Chapter: Java The Complete Reference - The Java Language - Generics

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Raw Types and Legacy Code - Java

Because support for generics did not exist prior to JDK 5, it was necessary to provide some transition path from old, pre-generics code.

Raw Types and Legacy Code

 

Because support for generics did not exist prior to JDK 5, it was necessary to provide some transition path from old, pre-generics code. At the time of this writing, there is still pre-generics legacy code that must remain both functional and compatible with generics. Pre-generics code must be able to work with generics, and generic code must be able to work with pre-generics code.

 

To handle the transition to generics, Java allows a generic class to be used without any type arguments. This creates a raw type for the class. This raw type is compatible with legacy code, which has no knowledge of generics. The main drawback to using the raw type is that the type safety of generics is lost.

Here is an example that shows a raw type in action:

 

// Demonstrate a raw type.

class Gen<T> {

 

T ob; // declare an object of type T

 

     //Pass the constructor a reference to an object of type T.

 

Gen(T o) { ob = o;

 

}

 

// Return ob.

T getob() { return ob;

 

}

 

}

 

// Demonstrate raw type.

class RawDemo {

 

public static void main(String args[]) {

 

// Create a Gen object for Integers.

Gen<Integer> iOb = new Gen<Integer>(88);

// Create a Gen object for Strings.

 

Gen<String> strOb = new Gen<String>("Generics Test");

 

     Create a raw-type Gen object and give it

 

     a Double value.

 

Gen raw = new Gen(new Double(98.6));

 

     //Cast here is necessary because type is unknown.

     double d = (Double) raw.getob();

     System.out.println("value: " + d);

 

     //The use of a raw type can lead to run-time exceptions. Here are some examples.

 

     //The following cast causes a run-time error!

 

     int i = (Integer) raw.getob(); // run-time error

 

     //This assignment overrides type safety.

 

strOb = raw; // OK, but potentially wrong

 

     String str = strOb.getob(); // run-time error

 

     //This assignment also overrides type safety.

     raw = iOb; // OK, but potentially wrong

 

     d = (Double) raw.getob(); // run-time error

 

}

 

}

This program contains several interesting things. First, a raw type of the generic Gen class is created by the following declaration:

 

Gen raw = new Gen(new Double(98.6));

 

Notice that no type arguments are specified. In essence, this creates a Gen object whose type T is replaced by Object.

A raw type is not type safe. Thus, a variable of a raw type can be assigned a reference to any type of Gen object. The reverse is also allowed; a variable of a specific Gen type can be assigned a reference to a raw Gen object. However, both operations are potentially unsafe because the type checking mechanism of generics is circumvented.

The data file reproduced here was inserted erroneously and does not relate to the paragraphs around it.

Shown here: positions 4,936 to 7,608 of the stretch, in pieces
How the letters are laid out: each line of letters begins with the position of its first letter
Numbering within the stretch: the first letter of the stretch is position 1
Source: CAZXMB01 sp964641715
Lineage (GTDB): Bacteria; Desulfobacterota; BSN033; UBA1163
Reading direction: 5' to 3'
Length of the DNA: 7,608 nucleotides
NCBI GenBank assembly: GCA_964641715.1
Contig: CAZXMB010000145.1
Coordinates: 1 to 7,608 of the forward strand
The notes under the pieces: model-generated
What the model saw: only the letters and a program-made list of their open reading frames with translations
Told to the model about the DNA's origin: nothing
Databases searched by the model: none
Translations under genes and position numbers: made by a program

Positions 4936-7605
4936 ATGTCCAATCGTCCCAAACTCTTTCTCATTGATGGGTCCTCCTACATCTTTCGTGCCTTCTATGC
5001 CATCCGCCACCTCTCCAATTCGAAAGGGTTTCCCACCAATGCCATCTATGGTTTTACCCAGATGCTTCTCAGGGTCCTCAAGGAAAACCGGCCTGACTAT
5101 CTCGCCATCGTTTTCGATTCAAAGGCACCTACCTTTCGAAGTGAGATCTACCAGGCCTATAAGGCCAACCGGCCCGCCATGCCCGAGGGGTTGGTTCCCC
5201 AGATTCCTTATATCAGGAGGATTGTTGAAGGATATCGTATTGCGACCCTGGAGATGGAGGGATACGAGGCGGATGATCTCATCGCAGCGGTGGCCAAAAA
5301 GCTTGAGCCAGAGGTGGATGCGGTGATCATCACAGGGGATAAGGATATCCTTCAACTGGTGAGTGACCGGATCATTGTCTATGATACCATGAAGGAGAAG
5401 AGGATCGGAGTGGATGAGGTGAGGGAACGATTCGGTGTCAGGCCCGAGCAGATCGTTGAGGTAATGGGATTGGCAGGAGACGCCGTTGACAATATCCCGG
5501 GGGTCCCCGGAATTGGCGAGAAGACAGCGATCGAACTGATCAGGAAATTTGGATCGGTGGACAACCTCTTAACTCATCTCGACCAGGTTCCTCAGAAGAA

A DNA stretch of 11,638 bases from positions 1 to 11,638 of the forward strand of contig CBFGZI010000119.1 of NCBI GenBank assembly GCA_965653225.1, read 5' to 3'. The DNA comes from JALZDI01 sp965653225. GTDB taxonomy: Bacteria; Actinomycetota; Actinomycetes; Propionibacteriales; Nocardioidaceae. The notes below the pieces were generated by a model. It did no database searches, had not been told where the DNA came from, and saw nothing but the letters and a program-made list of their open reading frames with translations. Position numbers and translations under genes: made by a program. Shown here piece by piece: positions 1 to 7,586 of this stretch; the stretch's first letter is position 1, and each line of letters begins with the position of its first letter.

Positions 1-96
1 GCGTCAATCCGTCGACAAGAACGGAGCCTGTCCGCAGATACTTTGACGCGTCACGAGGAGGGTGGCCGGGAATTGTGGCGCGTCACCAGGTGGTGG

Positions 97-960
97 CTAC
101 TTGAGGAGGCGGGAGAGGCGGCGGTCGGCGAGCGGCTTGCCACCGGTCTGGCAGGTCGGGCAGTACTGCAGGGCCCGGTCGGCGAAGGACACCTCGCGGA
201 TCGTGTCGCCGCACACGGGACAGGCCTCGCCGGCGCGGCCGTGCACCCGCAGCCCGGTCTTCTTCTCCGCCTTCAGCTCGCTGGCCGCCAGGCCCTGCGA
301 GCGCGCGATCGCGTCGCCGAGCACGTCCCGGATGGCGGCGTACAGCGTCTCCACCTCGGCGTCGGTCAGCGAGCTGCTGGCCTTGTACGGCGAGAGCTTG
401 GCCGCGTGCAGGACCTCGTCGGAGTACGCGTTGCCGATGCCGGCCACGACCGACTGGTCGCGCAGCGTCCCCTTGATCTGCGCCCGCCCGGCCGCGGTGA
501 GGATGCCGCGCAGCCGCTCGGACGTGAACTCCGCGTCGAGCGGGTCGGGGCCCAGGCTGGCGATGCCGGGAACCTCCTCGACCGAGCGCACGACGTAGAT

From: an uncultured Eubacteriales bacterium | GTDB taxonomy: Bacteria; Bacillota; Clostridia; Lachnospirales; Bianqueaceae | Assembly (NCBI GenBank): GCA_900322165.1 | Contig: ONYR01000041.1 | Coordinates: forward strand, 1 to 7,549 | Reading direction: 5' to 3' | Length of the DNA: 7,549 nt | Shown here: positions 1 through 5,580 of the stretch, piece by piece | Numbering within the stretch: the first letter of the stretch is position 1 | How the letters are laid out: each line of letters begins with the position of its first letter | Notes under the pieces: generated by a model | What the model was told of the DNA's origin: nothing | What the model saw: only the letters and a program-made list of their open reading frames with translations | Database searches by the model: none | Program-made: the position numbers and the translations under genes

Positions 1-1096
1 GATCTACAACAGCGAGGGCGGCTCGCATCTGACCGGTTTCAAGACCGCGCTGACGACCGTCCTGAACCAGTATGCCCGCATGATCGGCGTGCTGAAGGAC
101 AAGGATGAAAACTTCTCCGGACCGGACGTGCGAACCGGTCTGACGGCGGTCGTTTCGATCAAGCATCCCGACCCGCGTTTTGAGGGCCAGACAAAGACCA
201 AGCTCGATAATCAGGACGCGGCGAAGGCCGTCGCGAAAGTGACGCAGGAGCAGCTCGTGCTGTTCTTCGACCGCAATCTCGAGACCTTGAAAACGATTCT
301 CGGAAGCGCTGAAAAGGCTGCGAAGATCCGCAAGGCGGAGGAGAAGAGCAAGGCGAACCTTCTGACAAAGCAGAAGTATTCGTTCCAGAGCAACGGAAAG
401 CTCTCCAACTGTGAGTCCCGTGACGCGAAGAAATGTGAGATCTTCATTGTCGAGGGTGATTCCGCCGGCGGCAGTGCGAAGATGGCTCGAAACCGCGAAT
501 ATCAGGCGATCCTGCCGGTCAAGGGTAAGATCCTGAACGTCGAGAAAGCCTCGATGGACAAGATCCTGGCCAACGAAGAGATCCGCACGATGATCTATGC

This lack of type safety is illustrated by the commented-out lines at the end of the program. Let’s examine each case. First, consider the following situation:

 

int i = (Integer) raw.getob(); // run-time error

 

In this statement, the value of ob inside raw is obtained, and this value is cast to Integer. The trouble is that raw contains a Double value, not an integer value. However, this cannot be detected at compile time because the type of raw is unknown. Thus, this statement fails at run time.

 

The next sequence assigns to a strOb (a reference of type Gen<String>) a reference to a raw Gen object:

strOb = raw; // OK, but potentially wrong

//   String str = strOb.getob(); // run-time error

 

The assignment, itself, is syntactically correct, but questionable. Because strOb is of type Gen<String>, it is assumed to contain a String. However, after the assignment, the object referred to by strOb contains a Double. Thus, at run time, when an attempt is made to assign the contents of strOb to str, a run-time error results because strOb now contains a Double. Thus, the assignment of a raw reference to a generic reference bypasses the type-safety mechanism.

 

The following sequence inverts the preceding case:

 

raw = iOb; // OK, but potentially wrong

 

     d = (Double) raw.getob(); // run-time error

 

Here, a generic reference is assigned to a raw reference variable. Although this is syntactically correct, it can lead to problems, as illustrated by the second line. In this case, raw now refers to an object that contains an Integer object, but the cast assumes that it contains a Double. This error cannot be prevented at compile time. Rather, it causes a run-time error.

 

Because of the potential for danger inherent in raw types, javac displays unchecked warnings when a raw type is used in a way that might jeopardize type safety. In the preceding program, these lines generate unchecked warnings:

 

Gen raw = new Gen(new Double(98.6));

 

strOb = raw; // OK, but potentially wrong

 

In the first line, it is the call to the Gen constructor without a type argument that causes the warning. In the second line, it is the assignment of a raw reference to a generic variable that generates the warning.

 

At first, you might think that this line should also generate an unchecked warning, but it does not:

 

raw = iOb; // OK, but potentially wrong

 

No compiler warning is issued because the assignment does not cause any further loss of type safety than had already occurred when raw was created.

One final point: You should limit the use of raw types to those cases in which you must mix legacy code with newer, generic code. Raw types are simply a transitional feature and not something that should be used for new code.

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